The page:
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VOTING MACHINES

Error increased Bush's tally in Ohio

COLUMBUS, Ohio -- An error with an electronic voting system gave President Bush 3,893 extra votes in suburban Columbus, elections officials said.

Franklin County's unofficial results had Bush with 4,258 votes to John F. Kerry's 260 votes in a precinct in Gahanna. Records indicate that only 638 voters cast ballots in that precinct. Bush's total should have been recorded as 365.

Bush won the state by more than 136,000 votes, according to unofficial results, and Kerry conceded the election Wednesday after saying that 155,000 provisional ballots yet to be counted in Ohio would not change the result.

Deducting the erroneous Bush votes from his total could not change the election's outcome, and there were no signs of other problems with Ohio's electronic machines, said Carlo LoParo, spokesman for Secretary of State Kenneth Blackwell.

Franklin is the only Ohio county to use ELECTronic 1242, an older-style touch-screen voting system made by Danaher Controls Inc. Danaher did not return a message for comment late yesterday.

Sean Greene, research director for the nonpartisan Election Reform Information Project, said that while the glitch seemed minor "that could change if more of these stories start coming out."

In Atlanta, a national voting rights group said yesterday it documented hundreds of voting irregularities affecting poor and minority voters in seven Southern states -- from long lines and faulty equipment to deliberate voter intimidation.

"While the United States of America is a strong democracy, it is also a flawed democracy," said Keith Jennings, director of Count Every Vote 2004, formed after the disputed 2000 election.

The group sent monitors Tuesday to 700 precincts in Alabama, Florida, Georgia, Louisiana, Mississippi, North Carolina, and South Carolina to observe such issues as the timely opening of polls, the presence of correct ballots and functioning machines, and the impartiality of elections officials.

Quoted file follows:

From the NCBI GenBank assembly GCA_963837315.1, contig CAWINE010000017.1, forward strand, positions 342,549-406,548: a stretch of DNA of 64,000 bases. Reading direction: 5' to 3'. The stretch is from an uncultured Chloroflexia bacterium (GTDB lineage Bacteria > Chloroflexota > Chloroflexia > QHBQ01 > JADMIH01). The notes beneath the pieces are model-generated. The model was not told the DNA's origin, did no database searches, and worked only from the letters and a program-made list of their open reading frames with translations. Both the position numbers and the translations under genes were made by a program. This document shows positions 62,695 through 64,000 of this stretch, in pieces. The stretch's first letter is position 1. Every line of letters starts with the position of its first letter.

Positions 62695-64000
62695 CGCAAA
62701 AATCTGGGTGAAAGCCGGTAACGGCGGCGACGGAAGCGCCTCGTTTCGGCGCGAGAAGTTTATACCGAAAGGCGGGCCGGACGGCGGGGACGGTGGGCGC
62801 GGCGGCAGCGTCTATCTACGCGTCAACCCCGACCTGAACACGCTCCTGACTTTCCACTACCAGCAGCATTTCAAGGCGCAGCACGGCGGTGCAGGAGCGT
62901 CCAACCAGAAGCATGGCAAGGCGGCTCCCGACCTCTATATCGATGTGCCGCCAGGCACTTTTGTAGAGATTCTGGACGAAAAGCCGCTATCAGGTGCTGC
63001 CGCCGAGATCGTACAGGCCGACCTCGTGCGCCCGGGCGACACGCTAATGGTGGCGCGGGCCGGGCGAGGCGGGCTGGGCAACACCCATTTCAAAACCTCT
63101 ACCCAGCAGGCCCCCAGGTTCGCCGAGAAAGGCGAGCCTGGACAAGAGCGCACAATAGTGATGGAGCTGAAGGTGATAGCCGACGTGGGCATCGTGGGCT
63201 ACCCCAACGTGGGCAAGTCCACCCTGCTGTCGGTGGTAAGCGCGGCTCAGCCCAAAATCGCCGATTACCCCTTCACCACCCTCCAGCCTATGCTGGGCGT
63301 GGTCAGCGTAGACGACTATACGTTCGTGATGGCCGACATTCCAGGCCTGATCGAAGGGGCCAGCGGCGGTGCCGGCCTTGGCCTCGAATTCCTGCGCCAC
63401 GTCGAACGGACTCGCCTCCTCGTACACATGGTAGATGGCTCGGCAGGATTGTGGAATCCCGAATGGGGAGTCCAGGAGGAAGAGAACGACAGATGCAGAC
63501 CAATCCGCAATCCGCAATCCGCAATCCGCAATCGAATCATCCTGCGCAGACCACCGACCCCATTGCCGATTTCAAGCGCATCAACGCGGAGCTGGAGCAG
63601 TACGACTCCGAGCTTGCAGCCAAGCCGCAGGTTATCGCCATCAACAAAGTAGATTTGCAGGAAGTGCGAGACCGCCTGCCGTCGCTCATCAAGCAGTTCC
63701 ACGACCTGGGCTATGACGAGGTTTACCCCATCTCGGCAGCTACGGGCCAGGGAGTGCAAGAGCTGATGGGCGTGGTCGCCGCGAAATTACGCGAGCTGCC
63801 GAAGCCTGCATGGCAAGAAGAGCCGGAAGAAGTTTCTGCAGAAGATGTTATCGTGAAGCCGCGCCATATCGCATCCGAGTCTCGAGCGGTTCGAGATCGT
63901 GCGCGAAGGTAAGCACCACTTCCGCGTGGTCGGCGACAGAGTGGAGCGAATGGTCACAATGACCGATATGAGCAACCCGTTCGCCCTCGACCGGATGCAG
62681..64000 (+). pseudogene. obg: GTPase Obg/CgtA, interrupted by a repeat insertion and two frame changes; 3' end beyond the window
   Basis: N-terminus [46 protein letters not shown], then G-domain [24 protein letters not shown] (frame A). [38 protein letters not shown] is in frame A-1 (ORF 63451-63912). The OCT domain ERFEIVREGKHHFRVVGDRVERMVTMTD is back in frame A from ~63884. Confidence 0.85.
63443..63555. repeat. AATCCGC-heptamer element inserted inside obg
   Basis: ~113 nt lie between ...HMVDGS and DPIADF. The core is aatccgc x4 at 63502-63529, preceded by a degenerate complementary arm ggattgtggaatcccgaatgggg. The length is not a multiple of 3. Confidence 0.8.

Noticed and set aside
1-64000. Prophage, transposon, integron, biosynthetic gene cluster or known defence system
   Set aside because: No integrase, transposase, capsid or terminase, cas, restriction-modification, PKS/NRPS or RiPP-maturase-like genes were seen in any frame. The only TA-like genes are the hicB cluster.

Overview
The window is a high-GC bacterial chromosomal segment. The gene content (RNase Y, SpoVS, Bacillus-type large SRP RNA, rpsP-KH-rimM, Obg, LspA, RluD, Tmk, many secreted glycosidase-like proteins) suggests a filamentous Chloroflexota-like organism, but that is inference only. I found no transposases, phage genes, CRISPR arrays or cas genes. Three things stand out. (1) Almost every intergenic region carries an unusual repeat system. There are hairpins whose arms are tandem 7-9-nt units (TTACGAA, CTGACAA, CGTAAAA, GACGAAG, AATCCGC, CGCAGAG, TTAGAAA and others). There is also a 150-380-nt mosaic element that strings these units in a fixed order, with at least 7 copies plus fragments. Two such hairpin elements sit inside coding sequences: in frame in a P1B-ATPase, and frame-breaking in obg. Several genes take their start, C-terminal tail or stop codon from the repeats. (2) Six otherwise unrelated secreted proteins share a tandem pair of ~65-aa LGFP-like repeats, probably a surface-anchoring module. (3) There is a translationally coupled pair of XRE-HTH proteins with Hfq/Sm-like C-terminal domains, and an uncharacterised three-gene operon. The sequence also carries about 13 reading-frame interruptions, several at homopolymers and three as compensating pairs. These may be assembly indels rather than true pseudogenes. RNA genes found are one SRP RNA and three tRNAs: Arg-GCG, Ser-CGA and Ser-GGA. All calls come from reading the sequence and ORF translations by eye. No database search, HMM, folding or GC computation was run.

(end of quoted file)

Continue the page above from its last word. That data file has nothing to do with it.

Among their preliminary findings, the group listed a shortage of early voting locations in Duval County, Fla., the largest county in Florida in area and voting-age population, the failure of electronic voting machines in three South Carolina counties, and the loss of votes at a North Carolina precinct when too much information was stored on a computer unit.

"In one case, sprinklers came on while people were waiting to vote and the poll workers didn't know how to turn them off," said Alma Ayala, who monitored voting in St. Petersburg, Fla.

Volunteers with the organization met yesterday at Ebenezer Baptist Church in Atlanta -- where the Rev. Martin Luther King Jr. once preached -- to compile their findings and plan for collecting new information.

In the Ohio precinct in question, the votes are recorded to eight memory locations, including a removable cartridge, according to Verified Voting Foundation, a group that monitors electronic voting. After voting ends, the cartridge is either transported to a tabulation facility or its data are sent via modem.

Kimball Brace, president of the consulting firm Election Data Services, said the fault might lie with the software that tallies the votes from individual cartridges.

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